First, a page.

As copaganda continues to circulate and resurface, as it always does after any high-profile police violence case, I ask those who are interested in supporting Black lives to think critically, and be skeptical of what you’re viewing before you share or internalize it. Cops don’t need your help promoting their image; they already have the funding, power, and protective policies on their side to do it themselves. Instead of uniting us, copaganda serves to undermine the movement for Black lives, advance the narrative that police violence is an issue of individual bad cops as opposed to a systemic one, and minimize the very real violence and trauma police cause to Black communities.

Niceness is neither an antidote to police violence nor the reason people are taking to the streets in the middle of a global pandemic. They’re in the streets because according to a 2017 report, the U.S. spends more than $100 billion annually on policing. They’re angry that so many healthcare workers were forced to work without adequate supplies of protective gear at the start of the pandemic; that teachers are being asked to risk their lives to return to work, while spending money out of their pockets for basic school supplies; and that evictions are expected to soar as tenants struggle to make rent. People are disturbed by qualified immunity, and the fact that we live in a country where police officers can kill a woman while she sleeps and face no consequences. They are hurting from years of being over-policed, surveilled, and verbally and physically abused. So until police officers also advocate to defund their budgets, invest in Black communities, support transparency with disciplinary records, urge their unions to retract endorsements for Trump, provide body camera footage to the public, and break the code of silence, they are not a part of the solution and should not be glorified as such.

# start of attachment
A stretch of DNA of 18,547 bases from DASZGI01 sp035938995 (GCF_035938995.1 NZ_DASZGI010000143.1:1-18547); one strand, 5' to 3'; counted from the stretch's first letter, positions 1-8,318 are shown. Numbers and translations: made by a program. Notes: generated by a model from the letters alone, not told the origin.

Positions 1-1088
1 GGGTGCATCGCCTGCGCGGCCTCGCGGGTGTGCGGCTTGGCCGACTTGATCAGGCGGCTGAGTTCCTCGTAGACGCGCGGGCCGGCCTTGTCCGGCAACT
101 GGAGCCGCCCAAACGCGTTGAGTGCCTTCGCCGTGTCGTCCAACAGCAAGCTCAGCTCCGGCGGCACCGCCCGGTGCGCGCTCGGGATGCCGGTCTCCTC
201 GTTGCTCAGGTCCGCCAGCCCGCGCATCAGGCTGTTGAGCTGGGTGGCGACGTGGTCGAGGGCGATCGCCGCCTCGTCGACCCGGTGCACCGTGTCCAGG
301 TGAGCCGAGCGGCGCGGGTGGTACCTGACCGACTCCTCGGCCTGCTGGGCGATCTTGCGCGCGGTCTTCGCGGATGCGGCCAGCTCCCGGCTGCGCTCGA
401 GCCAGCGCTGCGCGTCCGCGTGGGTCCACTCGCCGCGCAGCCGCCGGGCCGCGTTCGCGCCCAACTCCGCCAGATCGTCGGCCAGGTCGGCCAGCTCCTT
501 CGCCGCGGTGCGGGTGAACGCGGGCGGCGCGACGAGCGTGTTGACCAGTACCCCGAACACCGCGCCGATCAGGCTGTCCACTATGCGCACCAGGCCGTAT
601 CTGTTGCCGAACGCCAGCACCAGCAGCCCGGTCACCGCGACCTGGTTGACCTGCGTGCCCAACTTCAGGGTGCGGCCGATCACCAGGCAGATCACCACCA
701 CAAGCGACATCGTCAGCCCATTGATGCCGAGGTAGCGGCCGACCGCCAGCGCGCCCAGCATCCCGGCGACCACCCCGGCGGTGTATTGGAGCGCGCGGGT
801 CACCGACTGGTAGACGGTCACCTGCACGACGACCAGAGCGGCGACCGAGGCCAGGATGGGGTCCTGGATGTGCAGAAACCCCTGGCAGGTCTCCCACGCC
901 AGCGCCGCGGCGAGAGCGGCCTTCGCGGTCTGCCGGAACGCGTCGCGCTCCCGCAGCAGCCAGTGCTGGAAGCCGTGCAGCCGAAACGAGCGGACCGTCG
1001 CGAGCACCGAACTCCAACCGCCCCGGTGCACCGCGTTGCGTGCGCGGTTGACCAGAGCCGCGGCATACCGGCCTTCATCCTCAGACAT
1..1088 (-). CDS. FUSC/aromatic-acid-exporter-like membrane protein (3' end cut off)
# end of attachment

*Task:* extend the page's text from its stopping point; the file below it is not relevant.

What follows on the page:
I understand why people gravitate toward copaganda. Between a racial crisis and a pandemic, we’re tired. It’s in our nature to be hopeful, but it’s important to understand when that need for positivity becomes toxic. For some, copaganda videos provide comfort that not all cops are killers, but no revolution has ever been won comfortably. Social justice change is painful, messy, and slow. Just as I see people gravitate toward copaganda, I also hear them repeat the same question to preface any difficult conversation about police and privilege: “But aren’t there good cops?” That question is not productive or relevant to the very real issue of Black people being killed by police officers with impunity. No number of videos showing officers conveying basic human decency can address systemic police violence. The better question to ask is, “Why aren’t those good cops doing anything to support Black lives?”

Instead of sharing copaganda videos to foster hope, what if we reframed what hope looks like? What if we shared images of volunteer street medics treating and supporting injured protesters? Or the wall of moms who formed a human chain to block federal agents in Portland? What if we shared photos and videos of the various mutual aid groups across the country handing out water, snacks, masks, and other supplies to protesters on the streets? The videos and images that get shared during protests shape how history is told and our futures are imagined. So, before you post, remember the movement is not fighting for more cops, even nice ones, but rather real investment and community-led/centered solutions to support Black lives. Think back to that image of safety you painted in your mind at the beginning of this piece, and look around you to see that we’re really the ones who are serving and protecting. That’s something to be hopeful about.